Nov 302013
 

First off have a blessed Advent!

Eight years ago I decided to create my own Advent Wreath graphic instead of just using the normal animated gif that I had used previously. If you would like it for your own blog you can use the html code below. I will replace the graphic each week so that it correctly shows the number of candles that should be lit. On Christmas I will change it to another graphic I created for Christmastide.

<img src="http://www.splendoroftruth.com/curtjester/wp-content/uploads/Advent/curtjester_advent.gif" width="170" height="189" />

Update: The above was updated since quote marks were not translating correctly

Additionally underneath my Advent graphic on my left side I have code that does a Christmas countdown showing how many praying days left.

Below are both a JavaScript and PHP versions.  For WordPress use the PHP version.

JavaScript Version

<!– Christmas Countdown – Jeff Miller–>
<script language=”JavaScript”>
function eventcount() {
var now = new Date();
var message = “”;
var event = new Date(“Dec 25 2013 00:00:01″);
var seconds = (event – now) / 1000;
var minutes = seconds / 60;
var hours = minutes / 60;
var days = hours / 24;
if ( (days%1)<.5)
days++;
days = Math.round(days);
if (hours< 0 && hours >= -24)
message = “Merry Christmas; Christ is born!”;
else if (days > 0)
message = “Only “+days+” praying day”+ (days>1?’s’:”)+ ” till Christmas!”;
document.write(“
<p>”+message+”</p>
<p>”);
}
eventcount();
</script>
<!– End Christmas Countdown –>

PHP Versions

<?php function countdown( $event, $month, $day, $year )
{
 // subtract desired date from current date and give an answer in terms of days
 $remain = ceil( ( mktime( 0,0,0,$month,$day,$year ) - time() ) / 86400 );
 // show the number of days left
 if( $remain > 0 )
 {
 print "<p><strong>$remain</strong> more praying days until $event</p>";
 }
 // if the event has arrived, say so!
 else
 {
 print "<p>$Merry Christmas; Christ is born!</p>";
 }
}
// call the function
countdown( "Christmas", 12, 25, 2013 );
?>

Note: PHP version is adapted from here.

Nov 202013
 

small_10808923615The charge by some atheists that “religion is a crutch” is rather common. When I was a atheist I had heard the phrase and instantly agreed with it. It was just so much better to live by pure reason and to know that when you die “that’s all folks.” I would think that to believe otherwise was just pure wish-fulfillment and escapism to deny the simple fact that “life sucks and then you die.” From time to time I would pondere moving from existence to nonexistence. Something both scary and comforting since when you blink out “you” won’t think about it anymore.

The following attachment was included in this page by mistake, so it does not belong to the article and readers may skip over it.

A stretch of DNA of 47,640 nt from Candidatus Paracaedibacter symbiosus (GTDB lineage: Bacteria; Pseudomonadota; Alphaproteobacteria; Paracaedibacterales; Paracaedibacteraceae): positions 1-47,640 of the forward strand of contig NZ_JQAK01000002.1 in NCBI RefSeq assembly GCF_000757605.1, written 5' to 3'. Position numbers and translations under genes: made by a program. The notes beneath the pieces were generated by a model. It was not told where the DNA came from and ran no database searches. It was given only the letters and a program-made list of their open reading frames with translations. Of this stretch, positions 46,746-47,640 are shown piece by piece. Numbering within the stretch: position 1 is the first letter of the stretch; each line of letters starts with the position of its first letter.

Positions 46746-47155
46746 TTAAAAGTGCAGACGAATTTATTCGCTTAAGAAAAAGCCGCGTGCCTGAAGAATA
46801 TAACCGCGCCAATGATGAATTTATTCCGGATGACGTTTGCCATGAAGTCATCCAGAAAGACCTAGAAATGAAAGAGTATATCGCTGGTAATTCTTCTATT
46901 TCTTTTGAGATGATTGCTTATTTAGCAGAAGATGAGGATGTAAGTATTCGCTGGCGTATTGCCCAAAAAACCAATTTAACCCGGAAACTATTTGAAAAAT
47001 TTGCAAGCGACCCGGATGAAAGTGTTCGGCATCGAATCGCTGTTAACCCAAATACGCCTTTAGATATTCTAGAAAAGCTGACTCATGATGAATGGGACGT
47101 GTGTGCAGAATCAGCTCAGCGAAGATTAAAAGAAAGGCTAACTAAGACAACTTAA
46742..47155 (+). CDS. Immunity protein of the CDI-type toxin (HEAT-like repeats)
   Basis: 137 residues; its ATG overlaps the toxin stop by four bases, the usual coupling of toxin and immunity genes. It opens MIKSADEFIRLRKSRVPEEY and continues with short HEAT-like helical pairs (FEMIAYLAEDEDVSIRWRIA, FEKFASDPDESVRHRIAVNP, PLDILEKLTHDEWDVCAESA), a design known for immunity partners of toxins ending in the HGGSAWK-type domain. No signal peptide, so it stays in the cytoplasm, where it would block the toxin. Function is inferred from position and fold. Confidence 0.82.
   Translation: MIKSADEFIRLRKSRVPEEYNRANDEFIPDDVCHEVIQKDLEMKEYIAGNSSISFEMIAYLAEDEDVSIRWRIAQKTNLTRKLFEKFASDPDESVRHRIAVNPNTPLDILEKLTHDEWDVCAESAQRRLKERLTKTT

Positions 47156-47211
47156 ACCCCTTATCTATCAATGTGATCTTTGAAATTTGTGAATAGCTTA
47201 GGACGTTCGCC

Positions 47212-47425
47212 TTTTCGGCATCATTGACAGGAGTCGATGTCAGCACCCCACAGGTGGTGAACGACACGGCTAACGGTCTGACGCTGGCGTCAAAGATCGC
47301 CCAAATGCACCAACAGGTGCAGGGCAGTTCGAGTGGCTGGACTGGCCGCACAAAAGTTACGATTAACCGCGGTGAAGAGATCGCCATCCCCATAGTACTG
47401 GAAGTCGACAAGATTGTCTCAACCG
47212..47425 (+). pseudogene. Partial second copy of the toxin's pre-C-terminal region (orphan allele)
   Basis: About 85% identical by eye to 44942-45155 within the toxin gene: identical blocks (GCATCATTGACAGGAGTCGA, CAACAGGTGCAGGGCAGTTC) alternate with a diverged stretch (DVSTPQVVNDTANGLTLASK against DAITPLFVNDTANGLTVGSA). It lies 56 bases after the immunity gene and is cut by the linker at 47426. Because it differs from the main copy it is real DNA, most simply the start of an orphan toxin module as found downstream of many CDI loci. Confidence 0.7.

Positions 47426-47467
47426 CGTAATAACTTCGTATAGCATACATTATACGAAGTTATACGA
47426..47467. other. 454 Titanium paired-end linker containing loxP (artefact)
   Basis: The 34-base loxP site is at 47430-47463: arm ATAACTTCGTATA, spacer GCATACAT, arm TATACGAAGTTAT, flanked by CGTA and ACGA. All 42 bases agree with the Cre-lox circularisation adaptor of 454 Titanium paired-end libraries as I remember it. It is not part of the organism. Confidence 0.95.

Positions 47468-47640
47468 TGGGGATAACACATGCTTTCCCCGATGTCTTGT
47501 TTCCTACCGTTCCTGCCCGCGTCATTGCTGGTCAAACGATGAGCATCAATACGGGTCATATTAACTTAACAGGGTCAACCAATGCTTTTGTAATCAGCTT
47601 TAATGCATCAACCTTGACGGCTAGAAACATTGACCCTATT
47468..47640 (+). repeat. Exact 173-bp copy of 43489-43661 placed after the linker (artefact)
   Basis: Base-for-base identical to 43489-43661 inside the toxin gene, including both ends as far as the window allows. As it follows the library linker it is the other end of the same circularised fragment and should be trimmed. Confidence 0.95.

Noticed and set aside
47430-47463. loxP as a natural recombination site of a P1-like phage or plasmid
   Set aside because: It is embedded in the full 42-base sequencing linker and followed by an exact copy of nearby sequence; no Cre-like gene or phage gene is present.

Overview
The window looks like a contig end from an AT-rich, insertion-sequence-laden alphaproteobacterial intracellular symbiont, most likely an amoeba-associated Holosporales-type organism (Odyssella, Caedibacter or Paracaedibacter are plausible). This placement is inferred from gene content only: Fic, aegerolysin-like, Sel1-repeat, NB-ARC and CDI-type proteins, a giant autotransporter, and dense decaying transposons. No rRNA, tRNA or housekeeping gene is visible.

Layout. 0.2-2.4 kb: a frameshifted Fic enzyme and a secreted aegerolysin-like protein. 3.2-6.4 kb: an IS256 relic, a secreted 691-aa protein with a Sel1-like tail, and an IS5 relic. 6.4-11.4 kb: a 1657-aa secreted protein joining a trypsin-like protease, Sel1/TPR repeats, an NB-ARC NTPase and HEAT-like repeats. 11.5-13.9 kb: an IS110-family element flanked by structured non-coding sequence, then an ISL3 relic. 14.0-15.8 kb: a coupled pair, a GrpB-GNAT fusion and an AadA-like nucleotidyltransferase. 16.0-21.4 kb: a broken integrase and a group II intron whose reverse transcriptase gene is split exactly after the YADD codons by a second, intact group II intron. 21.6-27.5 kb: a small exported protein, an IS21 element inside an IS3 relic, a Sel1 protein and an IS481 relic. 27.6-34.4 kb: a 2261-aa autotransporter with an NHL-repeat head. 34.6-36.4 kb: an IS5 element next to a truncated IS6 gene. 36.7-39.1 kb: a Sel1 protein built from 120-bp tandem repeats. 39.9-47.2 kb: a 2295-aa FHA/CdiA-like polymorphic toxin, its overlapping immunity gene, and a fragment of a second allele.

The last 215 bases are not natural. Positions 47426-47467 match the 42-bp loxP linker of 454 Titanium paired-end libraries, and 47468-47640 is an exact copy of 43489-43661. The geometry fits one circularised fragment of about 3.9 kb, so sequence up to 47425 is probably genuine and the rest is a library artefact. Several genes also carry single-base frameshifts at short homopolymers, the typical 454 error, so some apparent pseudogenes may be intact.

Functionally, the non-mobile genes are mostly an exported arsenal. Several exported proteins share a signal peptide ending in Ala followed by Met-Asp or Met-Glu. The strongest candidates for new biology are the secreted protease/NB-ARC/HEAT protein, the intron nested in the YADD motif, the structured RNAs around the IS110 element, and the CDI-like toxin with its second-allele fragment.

Some make the counter-charge that atheism is also a crutch. That and atheistic belief can be comforting and wish-fulfillment in that ultimately there are not consequences to your actions. You never have to repent of your own perceived faults other than what seems to cause external problems in your day-to-day life. This counter-charge might have some truth to it. Although I would suspect that it a rather small factor in atheism. Still I can only judge from what I have experienced. For most of my time as an atheist this charge would have been way off the mark. I held that atheism was true and self-evident and thus this was the purest reason to hold to it. This took a bit of a hit as I grow to realize my myriad faults were something beyond just faults but something even into the territory of sin. Yet “sin” was too theological and I thought surely using reason and will I could overcome those faults that I perceived caused damage in my life. I could overcome these eventually while being able to keep all those faults I liked or thought didn’t really matter.

All of the events that paved the way for me to being open to faith ultimately came down to the reality of sin and working very backward to the reality of God. In this backdoor it is not far to go from the reality of sin to the reality of needing a redeemer. When I read years later G.K. Chesterton’s reply to why he became Catholic “To get rid of my sins.“ I was able to totally relate. During this transition period there was a time as an atheist where I was forcefully clinging to my atheist faith trying to shore it up with atheist books and a dose of Ayn Rand. I realize now just how much I feared leaving atheism behind. I just could not hide out in agnosticism, but I did manage to spend a couple of years on the cusp of faith where I guess I had become a ”cafeteria atheist.” But atheism as a crutch was a valid way to look at this time as I was truly afraid to step forward because I knew I had so much to repent of.

Now “religion as a crutch” is a rather odd crutch. Such a crutch is more like the staff that turned into a snake. The reality of sin and the possibility of Hell is not exactly comforting. So if Catholicism is wish-fulfillment, you’re doing it wrong. Repentance rather sucks and slowly working on all those attachements to disordered things is a day-to-day struggle. Plus when your really start reading Jesus’ words you find that he could never have gotten a job on Madison Avenue. Sayings like “Pick up your cross daily”, “Be perfect, even as your Father in Heaven is perfect”, and “The servant is not greater than his lord. If they have persecuted me, they will also persecute you” are not exactly Gospel ad copy. If “Turn the other cheek” and blessing those that persecute you is wish fulfillment you need to get out more.